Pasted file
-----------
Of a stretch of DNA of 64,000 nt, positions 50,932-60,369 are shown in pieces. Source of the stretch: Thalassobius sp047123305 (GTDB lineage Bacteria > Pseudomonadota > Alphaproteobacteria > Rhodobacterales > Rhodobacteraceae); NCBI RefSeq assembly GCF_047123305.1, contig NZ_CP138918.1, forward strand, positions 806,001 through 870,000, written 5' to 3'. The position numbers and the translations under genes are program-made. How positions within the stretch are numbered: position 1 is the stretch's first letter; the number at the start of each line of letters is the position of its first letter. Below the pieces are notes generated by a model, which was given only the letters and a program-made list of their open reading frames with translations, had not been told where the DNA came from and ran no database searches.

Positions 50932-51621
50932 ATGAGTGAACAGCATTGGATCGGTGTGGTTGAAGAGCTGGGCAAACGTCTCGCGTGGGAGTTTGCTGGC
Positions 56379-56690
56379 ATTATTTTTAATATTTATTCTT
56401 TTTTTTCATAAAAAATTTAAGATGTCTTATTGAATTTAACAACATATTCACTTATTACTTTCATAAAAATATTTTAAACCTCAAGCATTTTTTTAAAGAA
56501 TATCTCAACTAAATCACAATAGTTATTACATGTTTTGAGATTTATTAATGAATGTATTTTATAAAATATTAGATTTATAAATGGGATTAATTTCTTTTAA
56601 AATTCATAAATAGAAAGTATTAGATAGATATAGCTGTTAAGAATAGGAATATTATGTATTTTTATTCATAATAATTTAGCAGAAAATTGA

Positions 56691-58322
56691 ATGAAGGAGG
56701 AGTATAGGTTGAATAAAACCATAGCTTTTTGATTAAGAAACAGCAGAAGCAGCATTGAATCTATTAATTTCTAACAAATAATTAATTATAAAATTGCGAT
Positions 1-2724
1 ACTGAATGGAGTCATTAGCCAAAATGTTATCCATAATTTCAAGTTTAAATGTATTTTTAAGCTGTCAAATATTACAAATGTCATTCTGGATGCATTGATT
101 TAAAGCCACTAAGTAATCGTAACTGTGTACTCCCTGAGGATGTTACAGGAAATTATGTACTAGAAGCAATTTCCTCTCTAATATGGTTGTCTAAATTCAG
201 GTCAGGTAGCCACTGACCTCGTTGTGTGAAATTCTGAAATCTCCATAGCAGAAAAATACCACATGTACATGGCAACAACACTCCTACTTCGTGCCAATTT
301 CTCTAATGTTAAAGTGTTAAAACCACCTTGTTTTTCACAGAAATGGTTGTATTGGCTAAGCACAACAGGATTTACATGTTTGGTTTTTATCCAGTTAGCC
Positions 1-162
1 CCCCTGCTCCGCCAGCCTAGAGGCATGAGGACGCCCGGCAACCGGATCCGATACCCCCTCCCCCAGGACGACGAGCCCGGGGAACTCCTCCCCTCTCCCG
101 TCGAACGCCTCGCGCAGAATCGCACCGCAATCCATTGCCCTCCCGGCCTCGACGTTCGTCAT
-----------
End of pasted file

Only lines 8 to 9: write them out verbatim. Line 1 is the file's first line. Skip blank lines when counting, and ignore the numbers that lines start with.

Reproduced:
56601 AATTCATAAATAGAAAGTATTAGATAGATATAGCTGTTAAGAATAGGAATATTATGTATTTTTATTCATAATAATTTAGCAGAAAATTGA

Positions 56691-58322